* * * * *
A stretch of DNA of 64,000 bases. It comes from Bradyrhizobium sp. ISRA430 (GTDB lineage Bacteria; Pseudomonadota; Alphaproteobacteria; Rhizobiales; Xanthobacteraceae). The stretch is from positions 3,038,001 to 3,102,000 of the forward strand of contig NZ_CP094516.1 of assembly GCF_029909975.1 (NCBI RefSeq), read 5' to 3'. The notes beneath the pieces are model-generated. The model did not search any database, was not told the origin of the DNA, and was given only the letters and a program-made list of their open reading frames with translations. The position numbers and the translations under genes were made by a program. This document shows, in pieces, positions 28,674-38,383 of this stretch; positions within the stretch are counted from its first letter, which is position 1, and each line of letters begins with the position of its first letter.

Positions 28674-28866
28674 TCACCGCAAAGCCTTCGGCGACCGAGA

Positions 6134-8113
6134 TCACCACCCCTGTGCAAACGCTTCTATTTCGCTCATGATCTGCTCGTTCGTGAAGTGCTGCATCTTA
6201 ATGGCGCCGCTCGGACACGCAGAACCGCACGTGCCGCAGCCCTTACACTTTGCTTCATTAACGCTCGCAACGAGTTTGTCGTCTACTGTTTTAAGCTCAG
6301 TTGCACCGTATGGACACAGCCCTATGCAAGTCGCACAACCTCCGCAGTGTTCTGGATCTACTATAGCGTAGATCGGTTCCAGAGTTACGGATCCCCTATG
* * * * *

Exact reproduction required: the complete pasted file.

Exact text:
A stretch of DNA of 64,000 bases. It comes from Bradyrhizobium sp. ISRA430 (GTDB lineage Bacteria; Pseudomonadota; Alphaproteobacteria; Rhizobiales; Xanthobacteraceae). The stretch is from positions 3,038,001 to 3,102,000 of the forward strand of contig NZ_CP094516.1 of assembly GCF_029909975.1 (NCBI RefSeq), read 5' to 3'. The notes beneath the pieces are model-generated. The model did not search any database, was not told the origin of the DNA, and was given only the letters and a program-made list of their open reading frames with translations. The position numbers and the translations under genes were made by a program. This document shows, in pieces, positions 28,674-38,383 of this stretch; positions within the stretch are counted from its first letter, which is position 1, and each line of letters begins with the position of its first letter.

Positions 28674-28866
28674 TCACCGCAAAGCCTTCGGCGACCGAGA

Positions 6134-8113
6134 TCACCACCCCTGTGCAAACGCTTCTATTTCGCTCATGATCTGCTCGTTCGTGAAGTGCTGCATCTTA
6201 ATGGCGCCGCTCGGACACGCAGAACCGCACGTGCCGCAGCCCTTACACTTTGCTTCATTAACGCTCGCAACGAGTTTGTCGTCTACTGTTTTAAGCTCAG
6301 TTGCACCGTATGGACACAGCCCTATGCAAGTCGCACAACCTCCGCAGTGTTCTGGATCTACTATAGCGTAGATCGGTTCCAGAGTTACGGATCCCCTATG